[opensource-dev] FAQ posted for Third Party Viewer Policy

Imaze Rhiano imaze.rhiano at gmail.com
Sun Feb 28 03:37:10 PST 2010

28.2.2010 10:34, Marine Kelley kirjoitti:
> I'd like to remind people of my proposed solution, back when LL asked 
> everyone about how to set their third party viewer policy, a few 
> months ago. I had proposed to make it so that only viewers built on a 
> LL-owned dedicated machine would be accepted. Such binaries would be 
> the result of the build of committed sources, with the addition of a 
> small code (unknown to the devs of the viewer) that would transfer a 
> hash to the grid upon connecting (and possibly regularly afterward 
> while online). The binaries would be hosted on LL's website, along 
> with the sources, and everyone would have been able to consult the 
> sources while being sure there would not be any difference between 
> these sources and the resulting binaries (with the exception of the 
> code I mentioned). Granted, this is an expensive solution, and 
> potentially difficult while testing (there has to be some temporary 
> code for that purpose, for instance a code that allows only 4 or 5 
> viewers using it at the same time), but the only solution that 
> formally guarantees that Build = Source, and that the source can be 
> reviewed, instead of testing every viewer, which takes much longer.
This approach wouldn't work - and LL's third party viewer policy is not 
going to work either. There is nothing to stop skillful coder to decode 
this "secret hashing component", skillful hacker to write proxy that 
will do it's ebil things between client and server or skillful user to 
install one certain program that allows to access OpenGL information and 
gather necessary information.

Moving security/DRM to client side - is not going to work. Big companies 
like EA have tried this approach through rootkits and such - result: 
total absolute failure and huge loss of PR (just google "DRM spore"). 
Microsoft tried to  support different DRM schemas with their multimedia 
player - result: player that is very slow to start, media format that 
requires internet access, works on single computer and complex 
encryption/verification/obfuscation schemas. Intel and media companies 
introduced HDCP - result: honest customers required to upgrade their 
working hardware and pirates who are still releasing movies to net 
before their official release day without annoying "you wouldn't steal 
car ads" and unskippable ads 

Next year, 28 February 2011 - assuming world doesn't end and everything 
is following my grand plan,
1) Nyx Linden still doesn't have bear,
2) you still need to fake bake specular lighting for latex clothes,
3) content creators are going to whine how their content was copybotted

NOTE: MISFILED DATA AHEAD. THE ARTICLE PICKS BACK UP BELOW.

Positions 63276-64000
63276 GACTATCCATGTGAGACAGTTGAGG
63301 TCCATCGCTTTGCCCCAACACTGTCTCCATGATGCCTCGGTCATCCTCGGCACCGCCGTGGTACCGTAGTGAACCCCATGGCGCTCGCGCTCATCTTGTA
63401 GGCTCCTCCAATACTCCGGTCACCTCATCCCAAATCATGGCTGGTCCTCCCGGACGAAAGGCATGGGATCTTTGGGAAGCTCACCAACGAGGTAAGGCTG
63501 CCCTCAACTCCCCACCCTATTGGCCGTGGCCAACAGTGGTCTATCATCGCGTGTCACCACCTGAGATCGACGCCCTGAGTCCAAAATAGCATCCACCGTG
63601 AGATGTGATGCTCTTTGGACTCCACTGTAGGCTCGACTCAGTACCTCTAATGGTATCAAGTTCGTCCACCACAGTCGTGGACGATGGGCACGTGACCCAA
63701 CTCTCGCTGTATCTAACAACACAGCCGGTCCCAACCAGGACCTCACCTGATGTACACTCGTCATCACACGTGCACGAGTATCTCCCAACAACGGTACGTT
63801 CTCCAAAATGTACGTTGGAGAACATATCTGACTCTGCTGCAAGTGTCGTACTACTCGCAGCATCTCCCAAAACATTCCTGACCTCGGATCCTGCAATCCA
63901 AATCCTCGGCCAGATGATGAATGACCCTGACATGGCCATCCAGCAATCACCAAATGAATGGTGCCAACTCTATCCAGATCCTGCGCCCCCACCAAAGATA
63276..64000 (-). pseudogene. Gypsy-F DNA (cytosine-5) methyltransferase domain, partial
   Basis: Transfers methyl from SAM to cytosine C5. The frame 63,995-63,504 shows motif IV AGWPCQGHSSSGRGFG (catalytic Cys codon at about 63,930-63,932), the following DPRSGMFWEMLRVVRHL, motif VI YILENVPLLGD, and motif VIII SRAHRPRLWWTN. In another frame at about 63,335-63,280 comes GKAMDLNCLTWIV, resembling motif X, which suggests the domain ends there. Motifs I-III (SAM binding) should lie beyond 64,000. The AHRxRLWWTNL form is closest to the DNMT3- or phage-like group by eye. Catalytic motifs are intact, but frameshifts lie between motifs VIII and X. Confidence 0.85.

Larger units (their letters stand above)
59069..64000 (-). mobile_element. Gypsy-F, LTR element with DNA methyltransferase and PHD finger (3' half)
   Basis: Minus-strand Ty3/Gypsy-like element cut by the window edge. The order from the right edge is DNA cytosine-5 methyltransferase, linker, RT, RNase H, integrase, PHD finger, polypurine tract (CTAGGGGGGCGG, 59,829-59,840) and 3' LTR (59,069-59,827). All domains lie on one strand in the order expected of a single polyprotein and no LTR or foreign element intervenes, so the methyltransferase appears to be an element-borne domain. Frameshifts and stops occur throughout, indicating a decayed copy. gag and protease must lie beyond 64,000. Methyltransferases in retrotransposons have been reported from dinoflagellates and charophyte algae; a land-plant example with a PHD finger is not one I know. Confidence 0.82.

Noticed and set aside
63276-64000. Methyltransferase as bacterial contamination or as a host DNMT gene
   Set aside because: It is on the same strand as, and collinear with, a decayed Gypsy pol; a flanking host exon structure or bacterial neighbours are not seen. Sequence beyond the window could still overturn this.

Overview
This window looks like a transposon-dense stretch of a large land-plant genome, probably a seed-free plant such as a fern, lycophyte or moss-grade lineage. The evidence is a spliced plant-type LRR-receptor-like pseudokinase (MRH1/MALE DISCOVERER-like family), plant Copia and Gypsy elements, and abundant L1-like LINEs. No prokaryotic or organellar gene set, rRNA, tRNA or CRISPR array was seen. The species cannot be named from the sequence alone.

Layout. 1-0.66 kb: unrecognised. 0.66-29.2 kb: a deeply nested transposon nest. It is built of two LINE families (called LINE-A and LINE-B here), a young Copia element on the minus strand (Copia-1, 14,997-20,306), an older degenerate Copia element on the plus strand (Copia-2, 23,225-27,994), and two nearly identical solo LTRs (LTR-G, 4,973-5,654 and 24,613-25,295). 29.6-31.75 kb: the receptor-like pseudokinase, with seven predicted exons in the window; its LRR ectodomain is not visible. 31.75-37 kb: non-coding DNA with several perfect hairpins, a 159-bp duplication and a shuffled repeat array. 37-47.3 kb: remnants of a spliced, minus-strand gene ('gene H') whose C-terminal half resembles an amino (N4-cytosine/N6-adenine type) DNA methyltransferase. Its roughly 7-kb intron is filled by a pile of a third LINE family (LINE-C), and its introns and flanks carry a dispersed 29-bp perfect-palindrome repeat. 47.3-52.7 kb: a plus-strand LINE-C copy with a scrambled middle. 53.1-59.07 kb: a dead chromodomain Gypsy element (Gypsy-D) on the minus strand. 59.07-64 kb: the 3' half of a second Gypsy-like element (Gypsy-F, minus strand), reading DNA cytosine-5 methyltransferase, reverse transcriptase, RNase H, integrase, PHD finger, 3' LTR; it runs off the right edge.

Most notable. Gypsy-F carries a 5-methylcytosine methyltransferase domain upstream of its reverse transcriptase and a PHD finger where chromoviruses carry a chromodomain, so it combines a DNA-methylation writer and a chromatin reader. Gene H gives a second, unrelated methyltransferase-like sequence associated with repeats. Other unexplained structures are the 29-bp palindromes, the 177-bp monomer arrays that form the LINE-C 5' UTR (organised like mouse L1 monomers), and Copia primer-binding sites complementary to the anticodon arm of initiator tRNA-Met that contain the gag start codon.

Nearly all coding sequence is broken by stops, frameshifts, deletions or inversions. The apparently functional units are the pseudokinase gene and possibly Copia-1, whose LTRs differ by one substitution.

and "LL doesn't do enough to stop copybotters" and
4) there are fewer SL compatible open source viewer developers and more 
non-SL compatible viewer developers

IMHO: Instead of wasting valuable bytes to lawyers (don't feed lawyers 
they are just getting bigger and more hungry) and trying to move 
security/DRM to client's responsibility LL should do following:
1) Organize "build Nyx's bear competition",
2) add support for clothing materials and custom avatar meshes that 
finally allow proper latex clothing,
3) create paranoid a server that is not hopelessly fallen love with the 
client and verifies client's requests and actions,
4) streamline process for posting copyright notices (it should be two 
click process),
5) allow content creators to post additional proof that they are 
creators of content (to avoid constant copyright griefing attacks),
    - higher resolution textures
    - non-watermarked textures
    - high polycount models
    - etc.
6) improve assets server so that it allows better track who 
uploaded/created asset, when and who are using it so that all copybotted 
material are instantly deleted from the server and avatars who are 
distributing it are banned,
7) change from passive - waiting for copyright notice - mode - to active 
mode, where you are actively seeking copyright violations through 
automatic processes and perhaps allowing other users to tip possible 
copyright violations,
8) make process more transparent - allow creators see inside process, 
give them feedback
9) make process more visible - publish reports how many you have banned, 
write random blogs about topic and offer rewards from copyright tips

Ultimately you could someday render scene in server - and thus avoid 
situation where you need to transfer assets of textures and objects to 
client, but I guess there no users currently who are ready to pay from 
high cost hardware, software and bandwidth that would be needed for 
server side rendering.

I think that third party viewer policy is great ethical guide for second 
life compatible viewer developers and directory gives good listing to 
respectable viewers and correct download addresses. But otherwise it is 
completely waste of time and money, going to drive some developers away 
from second life, gives users and builders false feeling of security, 
and good toilet paper, if printed to soft recyclable paper.

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